Zero Nuclear Weapons an Achievable Goal, Say Analysts

November 19, 2009 Updated: October 1, 2015

Emiko Okada, a survivor of the Hiroshima atomic bomb, holds a map showing countries with nuclear weapons during a meeting on nuclear disarmament organized by the Mayors for Peace at U.N. headquarters in New York in May. (Stan Honda/AFP/Getty Images)
Emiko Okada, a survivor of the Hiroshima atomic bomb, holds a map showing countries with nuclear weapons during a meeting on nuclear disarmament organized by the Mayors for Peace at U.N. headquarters in New York in May. (Stan Honda/AFP/Getty Images)
Leaders in the nuclear disarmament movement spoke with urgency and optimism at a Toronto conference last weekend about the need to eliminate all nuclear weapons.

“It’s been urgent since the first nuclear bomb exploded, and it hasn’t stopped being urgent,” said Metta Spencer, who organized the “Zero Nuclear Weapons” public forum on Nov. 13 and 14 at Toronto City Hall.

Ms. Spencer said over 23,000 nuclear weapons still exist today, as noted by U.N. Secretary-General Ban Ki-moon in his introductory remarks to a lecture in Geneva last month.

Many are on missiles that could be launched within 15 minutes, said the editor of Peace Magazine and former sociology professor, adding that there is a risk of firing them by mistake and of terrorists acquiring the materials to build nuclear bombs.

As well, “more and more countries will want to get nuclear weapons of their own if we don’t fulfill the terms of the agreement . . . we began many years ago and move to real nuclear disarmament,” she said, referring to the Nuclear Non-Proliferation Treaty (NPT) that came into force in 1970.

At that time the world had five nuclear weapons states (NWS): the U.S., Soviet Union, U.K., France, and China.

Under the treaty, the five NWS agreed to move toward complete disarmament, while the non-nuclear weapons states (NNWS) promised not to acquire nuclear weapons. Another provision was that all states would cooperate in the field of peaceful nuclear technology, such as for health, energy, and other uses, and all NNWS would be given access to that technology.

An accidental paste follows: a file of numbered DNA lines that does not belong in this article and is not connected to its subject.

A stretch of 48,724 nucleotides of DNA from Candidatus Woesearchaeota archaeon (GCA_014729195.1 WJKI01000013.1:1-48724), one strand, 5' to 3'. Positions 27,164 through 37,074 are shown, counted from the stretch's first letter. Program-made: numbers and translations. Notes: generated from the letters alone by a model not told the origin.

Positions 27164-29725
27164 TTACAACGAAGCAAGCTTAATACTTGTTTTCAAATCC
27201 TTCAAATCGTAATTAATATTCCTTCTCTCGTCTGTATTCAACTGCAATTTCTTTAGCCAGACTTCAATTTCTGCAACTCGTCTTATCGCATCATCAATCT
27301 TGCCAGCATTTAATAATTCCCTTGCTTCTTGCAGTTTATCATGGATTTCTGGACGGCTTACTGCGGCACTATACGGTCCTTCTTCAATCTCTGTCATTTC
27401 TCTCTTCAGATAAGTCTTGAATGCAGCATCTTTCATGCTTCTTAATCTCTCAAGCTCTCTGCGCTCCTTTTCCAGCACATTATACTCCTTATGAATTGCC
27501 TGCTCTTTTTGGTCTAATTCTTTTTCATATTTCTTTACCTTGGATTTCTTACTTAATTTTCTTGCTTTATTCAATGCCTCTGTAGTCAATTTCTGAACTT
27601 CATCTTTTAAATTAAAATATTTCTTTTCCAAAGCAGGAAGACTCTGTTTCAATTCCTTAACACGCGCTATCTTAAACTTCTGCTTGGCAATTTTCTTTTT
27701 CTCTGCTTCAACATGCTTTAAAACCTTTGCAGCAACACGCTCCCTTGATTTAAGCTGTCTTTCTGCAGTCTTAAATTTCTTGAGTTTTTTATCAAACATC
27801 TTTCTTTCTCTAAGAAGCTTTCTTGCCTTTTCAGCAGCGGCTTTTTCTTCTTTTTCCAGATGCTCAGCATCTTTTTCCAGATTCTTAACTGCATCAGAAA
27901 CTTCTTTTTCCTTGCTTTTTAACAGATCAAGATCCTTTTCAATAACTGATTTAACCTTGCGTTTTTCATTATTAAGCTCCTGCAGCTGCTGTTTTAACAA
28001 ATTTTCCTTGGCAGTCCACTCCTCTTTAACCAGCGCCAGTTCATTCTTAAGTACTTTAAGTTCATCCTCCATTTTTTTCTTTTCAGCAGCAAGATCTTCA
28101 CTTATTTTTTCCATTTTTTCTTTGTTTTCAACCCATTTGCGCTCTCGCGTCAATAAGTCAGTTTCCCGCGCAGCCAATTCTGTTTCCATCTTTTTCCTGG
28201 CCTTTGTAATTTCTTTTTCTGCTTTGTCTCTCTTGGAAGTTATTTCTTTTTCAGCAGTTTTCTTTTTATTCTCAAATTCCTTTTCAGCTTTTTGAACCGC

Ms. Spencer said the problem is that the five nuclear powers have reduced the number of arms but are by no means close to eliminating them. Thus other countries hold the view that they should have the right to acquire nuclear weapons.

Today 189 countries are party to the treaty. Iran, one of the parties, has recently been much publicized as a nuclear threat. Outside the treaty, India, Israel, and Pakistan have developed nuclear weapons, and North Korea has nuclear explosive capability.

Ms. Spencer expressed optimism about the current climate for ridding the world of nuclear weapons.

“The beautiful part is we have a really committed U.S. president who wants to move towards complete abolition of nuclear weapons,” she said, citing his speech in Prague in April outlining this vision.

Other forum speakers agreed.

Douglas Roche, a former Canadian MP, senator, and ambassador and a prominent advocate for nuclear disarmament, noted that President Obama moved the process forward on Sept. 24 by convening an unprecedented Summit of the U.N. Security Council.

Mr. Obama and Dmitry Medvedev, President of the Russian Federation, set an ambitious action plan to reduce nuclear arsenals and delivery vehicles. This is significant since the U.S. and Russia own about 95 percent of the world’s nuclear weapons, said Ms. Spencer.

Mayor Tadatoshi Akiba of Hiroshima participated by video-conferencing from Japan. He is also the president of Mayors for Peace, a registered U.N. NGO that has 3,241 members cities in 134 countries and regions, including 74 Canadian and 149 U.S. cities.

The group proposed an action plan last year as an addendum to the NPT, called the “Hiroshima-Nagasaki Protocol,” aiming to achieve total nuclear weapons elimination by 2020.

Mr. Akiba said this is “technically and physically feasible” and highlighted the need to “work at both government and grassroots levels” to support this effort. One ally is the U.S. Conference of Mayors, an association of 1,200 cities with populations of 30,000 or more that has played “an extremely important role in changing American society since the 1930s.”

“To generate heat on politicians, people themselves have to be moved,” agreed Mr. Roche.

“Nuclear disarmament campaigners must first of all have confidence in ourselves, knowing that we are on the right side of history and that historical momentum towards the abolition of nuclear weapons is indeed building up,” he said.

“Public opposition to nuclear war,” added Mr. Roche, “has already on numerous occasions caused governments to step back from the brink.”

He called for a Nuclear Weapons Convention as a legal basis for phasing in concrete steps in a defined timeframe toward eliminating nuclear weapons safely and securely.

Ms. Spencer said Canada has an important opportunity at the U.N. Conference on Disarmament in Geneva to support negotiation of a Fissile Material Cut-off Treaty. This treaty would stop production of uranium and plutonium in the form that can be used in nuclear weapons.

As a member of the North Atlantic Treaty Organization (NATO), Canada should also advocate for change to NATO’s policy of relying on nuclear weapons as part of its weaponry.

In addition, Canadians should work toward a Nuclear-Weapons-Free Zone (NWFZ) in Canada or the creation of an Arctic NWFZ that Canada can join. As recognized by the U.N., NWFZs serve to strengthen the security of the region and the aim of total nuclear weapons abolition.